Okra, a vegetable that grows well in many parts of the world, can be a bit finicky to grow. Here are some tips to make sure your okra crop is thriving:
Use good soil.
To get the most out of your okra plants, use good soil. Good soil will provide your plants with the nutrients they need to grow and produce more fruits.
Use a soil with a high organic matter content (at least 2%). It should also be well drained so that it doesn’t become waterlogged or dry out too much between watering cycles.
Okra plants grow best in soil that is well drained, high in organic matter and has a pH between 6.0 and 6.5. If your soil is sandy or clayey, add compost to improve drainage or till in some peat moss before planting.
Okra is a heavy feeder; it needs lots of fertilizer throughout its growth cycle in order to thrive and produce large yields.
A balanced fertilizer for vegetables and flowers is recommended for okra; 1/4 cup per plant will suffice when planting out your seedlings into their final container size or garden bed if you choose to transplant them instead.
Plant in spring.
Planting okra in spring is the best way to ensure that your plants produce as much as possible. Okra grows well in warm weather, so this is the perfect time for planting.
Spring also marks the beginning of the growing season, which means that your soil will be soft enough to dig up without having to worry about damaging roots or bulbs. There are a few different ways you can plant okra seeds.
You can choose to sow them directly in the ground, which is fine if you have loose soil that drains well and is not prone to drying out. If your garden bed has recently been tilled, then it will be ready for planting.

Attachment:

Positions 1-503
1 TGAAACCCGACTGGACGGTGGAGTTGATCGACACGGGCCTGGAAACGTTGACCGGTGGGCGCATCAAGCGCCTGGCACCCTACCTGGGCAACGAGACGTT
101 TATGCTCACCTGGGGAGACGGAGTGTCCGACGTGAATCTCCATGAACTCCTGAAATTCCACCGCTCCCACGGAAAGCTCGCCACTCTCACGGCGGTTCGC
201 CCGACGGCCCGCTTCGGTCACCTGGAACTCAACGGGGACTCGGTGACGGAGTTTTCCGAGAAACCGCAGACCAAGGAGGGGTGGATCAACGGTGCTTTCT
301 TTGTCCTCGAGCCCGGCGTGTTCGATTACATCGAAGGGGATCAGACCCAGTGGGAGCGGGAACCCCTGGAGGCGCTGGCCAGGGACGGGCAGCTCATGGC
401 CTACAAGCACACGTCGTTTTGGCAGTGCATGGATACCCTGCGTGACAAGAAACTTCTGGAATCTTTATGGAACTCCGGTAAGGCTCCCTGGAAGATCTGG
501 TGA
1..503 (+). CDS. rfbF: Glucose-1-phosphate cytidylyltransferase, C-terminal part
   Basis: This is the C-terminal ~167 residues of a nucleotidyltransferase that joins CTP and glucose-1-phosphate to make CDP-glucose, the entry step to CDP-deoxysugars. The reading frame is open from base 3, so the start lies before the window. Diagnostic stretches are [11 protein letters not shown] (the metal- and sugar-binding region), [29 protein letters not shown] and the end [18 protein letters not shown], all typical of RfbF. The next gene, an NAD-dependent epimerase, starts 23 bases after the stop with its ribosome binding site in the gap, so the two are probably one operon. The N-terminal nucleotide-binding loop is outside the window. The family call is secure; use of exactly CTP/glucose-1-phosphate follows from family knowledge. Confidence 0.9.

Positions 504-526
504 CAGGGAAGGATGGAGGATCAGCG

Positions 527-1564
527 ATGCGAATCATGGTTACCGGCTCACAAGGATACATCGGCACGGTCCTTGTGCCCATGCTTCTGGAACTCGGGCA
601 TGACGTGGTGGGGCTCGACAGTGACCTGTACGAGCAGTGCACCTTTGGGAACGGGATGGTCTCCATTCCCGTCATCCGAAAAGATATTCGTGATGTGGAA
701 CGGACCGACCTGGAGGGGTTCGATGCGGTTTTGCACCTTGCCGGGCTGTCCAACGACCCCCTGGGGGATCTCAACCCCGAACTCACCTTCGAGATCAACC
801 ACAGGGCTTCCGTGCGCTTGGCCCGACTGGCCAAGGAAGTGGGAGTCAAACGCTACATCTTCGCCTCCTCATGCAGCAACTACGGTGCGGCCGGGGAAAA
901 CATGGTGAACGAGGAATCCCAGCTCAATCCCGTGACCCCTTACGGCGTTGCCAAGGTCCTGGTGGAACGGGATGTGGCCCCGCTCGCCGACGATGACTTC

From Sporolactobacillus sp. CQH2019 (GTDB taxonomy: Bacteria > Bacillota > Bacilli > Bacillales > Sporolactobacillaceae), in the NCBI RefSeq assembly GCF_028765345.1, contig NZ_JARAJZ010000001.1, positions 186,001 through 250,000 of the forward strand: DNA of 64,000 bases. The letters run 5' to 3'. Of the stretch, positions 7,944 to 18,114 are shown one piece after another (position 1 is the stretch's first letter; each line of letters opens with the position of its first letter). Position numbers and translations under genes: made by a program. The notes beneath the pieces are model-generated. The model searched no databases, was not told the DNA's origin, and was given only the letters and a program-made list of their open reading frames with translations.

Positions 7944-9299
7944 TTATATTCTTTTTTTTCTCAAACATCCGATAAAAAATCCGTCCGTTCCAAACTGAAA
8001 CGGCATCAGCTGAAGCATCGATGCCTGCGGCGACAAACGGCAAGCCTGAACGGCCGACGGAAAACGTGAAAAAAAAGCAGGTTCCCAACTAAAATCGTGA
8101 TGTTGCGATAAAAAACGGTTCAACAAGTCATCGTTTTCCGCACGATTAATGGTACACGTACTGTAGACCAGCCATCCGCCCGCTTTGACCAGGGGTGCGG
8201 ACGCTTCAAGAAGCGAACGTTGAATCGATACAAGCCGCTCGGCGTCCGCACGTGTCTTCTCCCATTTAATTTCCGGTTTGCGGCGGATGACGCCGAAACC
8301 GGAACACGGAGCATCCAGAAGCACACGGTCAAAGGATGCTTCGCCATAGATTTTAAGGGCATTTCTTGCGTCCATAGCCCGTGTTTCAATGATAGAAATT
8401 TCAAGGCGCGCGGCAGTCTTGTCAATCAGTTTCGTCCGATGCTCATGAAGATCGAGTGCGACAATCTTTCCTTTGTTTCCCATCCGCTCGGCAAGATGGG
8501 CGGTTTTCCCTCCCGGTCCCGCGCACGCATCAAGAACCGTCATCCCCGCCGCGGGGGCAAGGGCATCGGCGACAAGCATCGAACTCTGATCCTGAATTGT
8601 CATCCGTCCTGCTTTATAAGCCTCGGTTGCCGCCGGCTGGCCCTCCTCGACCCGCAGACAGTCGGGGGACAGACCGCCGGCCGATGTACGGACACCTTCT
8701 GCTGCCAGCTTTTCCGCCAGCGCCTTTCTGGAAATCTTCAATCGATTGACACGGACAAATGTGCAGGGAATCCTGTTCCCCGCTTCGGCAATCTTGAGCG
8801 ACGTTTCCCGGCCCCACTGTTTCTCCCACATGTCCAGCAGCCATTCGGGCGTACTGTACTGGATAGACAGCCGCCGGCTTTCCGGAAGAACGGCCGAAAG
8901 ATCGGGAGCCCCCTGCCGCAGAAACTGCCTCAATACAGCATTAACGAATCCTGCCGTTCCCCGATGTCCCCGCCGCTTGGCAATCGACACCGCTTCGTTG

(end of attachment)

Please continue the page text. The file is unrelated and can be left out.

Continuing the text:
Give them lots of sun.
Okra needs at least 6 hours of sun a day. If you live in a cooler climate or an area with less sunlight, you can grow okra in the partial shade.
In an area with lots of sun, plant okra plants in the morning or late afternoon so they don’t get too hot during the day—this will help prevent diseases and keep the leaves from burning up.
Water them liberally.
Watering: Water regularly, especially when the soil is dry. Okra plants need about 1 inch of water per week.
Watering in the morning or evening will help keep your plant’s leaves clean and avoid disease problems.
Watering can be challenging because it’s hard to tell when your plant needs water—it doesn’t usually wilt like other plants might do if they’re thirsty.
So, you may need to become familiar with what “wet” looks like on your okra leaves. The best way to check is by gently pressing down on one of the leaves between your thumb and forefinger; if it crumples easily (like an old wet paper towel), then it’s time for a drink.
Keep plants growing fast during the season.
Make sure you water your okra plants regularly. But don’t over-water them, or they will rot. Keep the soil moist, but not wet.
Apply fertilizer at least once per month to help the plant grow faster and produce more pods.
Make sure it gets enough sun, but not too much—the leaves should be light green with no yellowing or brown spots on them before you begin harvesting your crop for eating later in the season.
Okra produces a lot if you take care of it well.
Okra is a hot-weather crop and produces best when the weather is warm, so plant it in spring.
To grow your okra plants to their full potential, you should use good soil and make sure they get lots of sun. Water them liberally when they’re not being watered by rain.
The biggest thing that will increase your harvest size is keeping them well-watered during their growing season.
As long as you have a steady supply of water available to them, they’ll keep producing more fruits for you.
Okra is a vigorous plant that grows well in warm weather. If you have a garden and you want to grow okra, start with some seeds this spring. Make sure you choose a variety that is well suited for your climate and growing season, and follow our tips for caring for your plants.